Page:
Fellow Passengers: This week’s Pastoral Passage* (I Timothy 5:1-10) transports me to some ad wars raging on the airwaves of battleground states in the presidential campaign. Two competing ads dramatically show a fictional “Granny” being wheeled over a cliff (I wonder if this is what inspired the Brits to air the Olympic opening spot of the Queen jumping out of a helicopter). The first ad to air was from an organization supporting the Obama campaign, with a Paul Ryan lookalike actor pushing Granny over the cliff, giving the message that his plans to do away with Medicare as we know it through privatization will be a death knell to little old ladies. The responding ad has a President Obama lookalike actor pushing Granny over the cliff, giving the message that the Affordable Care Act, with its plan to lower costs of Medicare and to give panels of physicians more say-so than insurance companies as to what procedures should be covered, is going to be the death knell for little old ladies.
Taking care of Granny has been an issue of governance for a long time, long before the Affordable Care Act took effect, long before Paul Ryan’s budget plan, long before Roosevelt signed Medicare into law, long before the British empire even had kings and queens. It was a front and center issue for the early church as they sought to govern themselves in the newly established beloved community. One of the first governing conflicts to arise within this fledgling community involved care for the widows, with the Greek grannies complaining that they were not getting their fair share of the daily distribution.The first board of deacons resulted, given the responsibility to keep grannies of every ethnic stripe well fed and far away from the cliff. We don’t hear a lot about how the system of daily distribution worked, but we do get another hint at a governing controversy here in Paul’s letter to Timothy. Apparently, some were complaining that too many grannies were taking advantage of the distribution, and that they shouldn’t be relying on the system to get their daily bread. If they had able bodied children and grandchildren, let the families take responsibility. And then we see a voice of meritocracy creep into the conversation. The daily distribution shouldn’t be for all the hungry and hurting widows who were bereft of family. Only those who had maintained lifelong fidelity to Gramps, and who spent their days washing the feet of the Lord’s people were deserving of compassion care. If Granny is living for pleasure, forget it. She’s as good as dead. Over the cliff. Oh, and there was an age limit, too. Needy widows under 60 need not apply. Suffering fifty-nine year olds: Go jump off a cliff.
It’s clear from reading the New Testament that there was a definite culture war going on, a campaign for the hearts and minds of the early church. Paul, with his Pharisee blood still pumping through his veins, represents the conservative side of the spectrum, reserving compassion only for the deserving poor. James, steeped as he was in the Sermon on the Mount, represents the liberal side, establishing the general welfare for all in need as a baseline commitment, irregardless of background. Whereas Paul’s budget plan for the early church set up clear constraints and hoops for widows to leap through, James lays out his plan succinctly: Religion that is pure and stainless according to God the Father is this: to take care of orphans and widows who are suffering, and to keep oneself unstained by the world. No requisite foot-washing or proof of marital fidelity to merit your Social Security and Medicare. Paul and James in their first century version of ad wars remind me of my own Granny Granddaddy. From what I have heard, Grandaddy was a stern man, with values of meritocracy at his core. He hated FDR’s newfangled entitlement programs, so much so that during the depths of the Great Depression, when a government agent drove up to his home to explain what the New Deal was all about and how he could benefit from anti-poverty programs, Grandaddy met him on on the porch with a shotgun and threatened him with a double barrel full of shot if he didn’t get off his property; he wanted no part of it. Granny, on the other hand, thought Social Security and Medicare were the greatest programs under the sun. She remembered what life was like for the old folks prior to these programs. They were warehoused in horrible conditions in what was known as the “poor house.” Prior to the New Deal, 48 states refused any aid to the elderly who had living children. All states had strict qualifications, including fidelity to spouses, for determining who the “deserving” poor were. My Granny’s only interest in politics, as I remember, involved her support for those who protected and strengthened the New Deal entitlement programs. It was not a partisan issue to her – she was a huge fan of Nixon for expanding and increasing Social Security benefits. I’d love to hear what Granny would say about the politicians today who equate such government support with socialism and want to privatize care for the widows and orphans. I suspect she’d want to send them to the poor house, or push them off a cliff.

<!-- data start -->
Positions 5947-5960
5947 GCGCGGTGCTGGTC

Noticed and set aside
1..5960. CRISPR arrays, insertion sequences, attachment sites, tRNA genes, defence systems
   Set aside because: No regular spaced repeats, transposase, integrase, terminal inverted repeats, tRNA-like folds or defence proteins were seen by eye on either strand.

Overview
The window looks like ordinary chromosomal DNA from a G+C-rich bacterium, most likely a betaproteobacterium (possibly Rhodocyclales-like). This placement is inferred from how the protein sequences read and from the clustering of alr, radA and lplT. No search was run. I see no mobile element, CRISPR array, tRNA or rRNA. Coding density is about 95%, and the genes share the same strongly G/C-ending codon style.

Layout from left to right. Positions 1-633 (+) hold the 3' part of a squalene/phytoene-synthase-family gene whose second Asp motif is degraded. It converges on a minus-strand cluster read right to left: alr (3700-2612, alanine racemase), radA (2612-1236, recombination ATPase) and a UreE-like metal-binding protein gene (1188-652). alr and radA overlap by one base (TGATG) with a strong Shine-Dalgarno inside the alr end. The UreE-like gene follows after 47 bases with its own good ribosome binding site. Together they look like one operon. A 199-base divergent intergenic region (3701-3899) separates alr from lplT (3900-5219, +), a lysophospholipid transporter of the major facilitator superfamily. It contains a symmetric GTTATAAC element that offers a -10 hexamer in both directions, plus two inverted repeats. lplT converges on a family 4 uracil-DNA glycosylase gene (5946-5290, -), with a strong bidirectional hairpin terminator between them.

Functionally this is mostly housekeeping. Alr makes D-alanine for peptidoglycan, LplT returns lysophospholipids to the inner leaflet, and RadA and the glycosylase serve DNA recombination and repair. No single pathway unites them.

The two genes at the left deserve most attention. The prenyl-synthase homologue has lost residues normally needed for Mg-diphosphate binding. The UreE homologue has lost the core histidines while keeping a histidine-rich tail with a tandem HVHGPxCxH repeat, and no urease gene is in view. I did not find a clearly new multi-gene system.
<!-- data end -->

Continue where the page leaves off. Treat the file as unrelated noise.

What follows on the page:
How about you? Where does this Pastoral Passage take you on your journey of faith? Feel free to comment, and share with friends on Facebook, Google+, Twitter, email, etc.